Among the things that handbag lovers tell ourselves in order to make exorbitant accessories prices seem reasonable, “The crafstmanship is exquisite!” is one of the most popular. It’s rare that consumers get much of a peek inside that process, though. Late last year, we took you behind the scenes into the making of Gucci’s iconic bamboo trim, and now Gucci has thrown open its workshop doors once again to reveal a few of its secrets, this time with the Gucci Nouveau Fringe Bag.

Not long ago, we took a closer look at why, exactly, designer handbags cost as much as they do. Materials and labor play a part, of course, but a lot of money goes into convincing consumers that the ultra-pricey pieces have the aura of glamour and luxury that makes sky-high price tags seem appropriate. There’s no more direct way to create that image than advertising; brands can perfectly orchestrate a scene around a purse or pair of shoes to give the a product just the right high-end context and then present that image to consumers without the middle-man of a magazine stylist or a department store window dresser.

Leading up to National Handbag Day on October 10, we want to share our love for handbags with some of the best editorial, photos, and stories, starting today. I’ve told the story of how Vlad and I started PurseBlog.com so many times to so many people, but I’m not sure that we’ve ever shared it with all of you before. Some of you have been here since the beginning and some are newer readers, so in honor of National Handbag Day (which is a holiday because we say it is – we registered it and everything), I want to share the story of how PurseBlog.com and PurseForum.com came into existence.

At the time of this writing, we don’t know if Marc Jacobs’ show today for Louis Vuitton will be the last in his 16-year tenure as the creative leader of the incredibly powerful French brand. What we do know, however, is what Jacobs has done for Vuitton so far, which is nothing short of turning the brand into a household name with one of the most iconic logos in fashion history.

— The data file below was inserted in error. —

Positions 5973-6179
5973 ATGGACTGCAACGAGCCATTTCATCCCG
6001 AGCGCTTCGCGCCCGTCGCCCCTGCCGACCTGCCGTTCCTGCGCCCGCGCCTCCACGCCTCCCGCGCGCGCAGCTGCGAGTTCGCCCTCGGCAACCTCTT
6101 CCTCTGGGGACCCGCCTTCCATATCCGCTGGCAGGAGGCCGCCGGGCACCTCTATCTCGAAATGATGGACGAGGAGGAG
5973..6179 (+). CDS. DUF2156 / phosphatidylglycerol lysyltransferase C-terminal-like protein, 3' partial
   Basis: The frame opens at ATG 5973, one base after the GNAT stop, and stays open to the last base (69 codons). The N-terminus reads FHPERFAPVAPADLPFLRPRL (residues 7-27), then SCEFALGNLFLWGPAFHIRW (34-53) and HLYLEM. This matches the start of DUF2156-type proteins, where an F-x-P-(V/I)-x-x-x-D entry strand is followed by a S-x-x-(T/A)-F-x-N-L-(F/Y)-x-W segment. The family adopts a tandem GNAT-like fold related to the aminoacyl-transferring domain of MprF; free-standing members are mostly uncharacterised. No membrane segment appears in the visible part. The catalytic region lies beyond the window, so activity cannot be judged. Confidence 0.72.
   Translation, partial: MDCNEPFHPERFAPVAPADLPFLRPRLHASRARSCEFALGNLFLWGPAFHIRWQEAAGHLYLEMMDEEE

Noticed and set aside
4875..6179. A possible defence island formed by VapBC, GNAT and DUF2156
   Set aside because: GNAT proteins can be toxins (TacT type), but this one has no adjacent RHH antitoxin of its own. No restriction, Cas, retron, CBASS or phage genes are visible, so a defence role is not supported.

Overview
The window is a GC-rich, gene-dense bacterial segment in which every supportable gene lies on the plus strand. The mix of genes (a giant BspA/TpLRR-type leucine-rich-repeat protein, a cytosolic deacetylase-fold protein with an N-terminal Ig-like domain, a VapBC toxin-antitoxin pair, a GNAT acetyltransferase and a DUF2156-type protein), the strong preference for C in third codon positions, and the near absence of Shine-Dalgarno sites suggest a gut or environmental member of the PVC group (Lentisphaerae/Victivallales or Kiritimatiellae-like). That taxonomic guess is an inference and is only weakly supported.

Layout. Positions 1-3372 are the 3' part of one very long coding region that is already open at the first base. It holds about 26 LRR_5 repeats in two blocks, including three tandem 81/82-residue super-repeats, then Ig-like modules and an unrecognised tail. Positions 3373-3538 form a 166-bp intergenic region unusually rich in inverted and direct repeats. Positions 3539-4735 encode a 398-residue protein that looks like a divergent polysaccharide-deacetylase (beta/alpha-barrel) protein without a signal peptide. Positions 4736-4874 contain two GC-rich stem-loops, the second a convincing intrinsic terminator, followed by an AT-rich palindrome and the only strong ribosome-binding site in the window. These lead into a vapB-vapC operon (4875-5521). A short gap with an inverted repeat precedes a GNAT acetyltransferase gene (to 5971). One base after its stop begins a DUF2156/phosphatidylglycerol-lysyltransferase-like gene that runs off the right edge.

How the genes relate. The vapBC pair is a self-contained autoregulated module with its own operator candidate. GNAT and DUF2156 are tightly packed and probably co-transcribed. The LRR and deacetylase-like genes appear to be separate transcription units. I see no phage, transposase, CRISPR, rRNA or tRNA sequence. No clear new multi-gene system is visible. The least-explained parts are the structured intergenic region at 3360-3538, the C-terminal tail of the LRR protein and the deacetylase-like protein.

A couple of weeks ago, we noticed that something interesting was going on over CR Fashion Book’s Tumblr-fueled website: the fashion mag had taken it upon itself to look behind the seams of luxury handbags, and its latest subject is the Loewe Amazona Bag. If you ever found yourself thinking that this classic piece’s simplicity might be deceptive, it turns out that you were right.

In case you’re not yet familiar with CR Fashion Book, let me explain – the “CR” stands for “Carine Roitfeld,” the incredibly influential and generally brilliant former editor of French Vogue. When she left her former post, she consulted for a little while before forming a new indie magazine, which is pretty great. Also great: the magazine’s look behind the scenes at the construction of the iconic Hermes Constance Bag, which promises to be the first in a series of features on the making of iconic accessories by CR editor Shiona Turini and photographer Ulysse Fréchelin.

As consumers, finding the right wardrobe balance of classic pieces and trendy accents can be tough. So many trends will look obviously outdated after a season or two that even if you love them, it can be hard to justify spending the big bucks on something that will look old almost immediately. That’s why Fall 2012 is so major – so many of the big runway trends are things that a well-stocked wardrobe should have anyway, all the way from knee-high boots to a good black bag.

One of our favorite parts of being members of the PurseBlog team is working with designers and companies I both love and respect. We partnered up with with Beth Kanfer from SaksPOV to go behind the scenes and work on a fun interview and photoshoot surrounding the new Loeffler Randall bags. Chatting with both the Saks team and Jessie Randall of Loeffler Randall about the new line of bags was quite the treat, the bags are simply gorgeous.

As consumers, we see just one side of the design process: the finished product. Even in the democratized world of the Internet, the creativity and hard work that go into making fashion inspiration come alive are still relatively shrouded in secrecy. Where do ideas come from? How do designers decide if a trend is right for their work? Which pieces does a designer look back on most fondly?

First released in 1975, it’s been decades since the Hermes Passe-Guide Bag graced the shelves of an Hermes retail store, but the heavily hardwared bag made a comeback for Spring 2012 and will be produced again for fall. In very limited quantities, that is; the design starts at $11,700 for regular leather, and good luck finding one to purchase. What, you thought that Hermes would launch a new bag by making it widely available to all interested parties?

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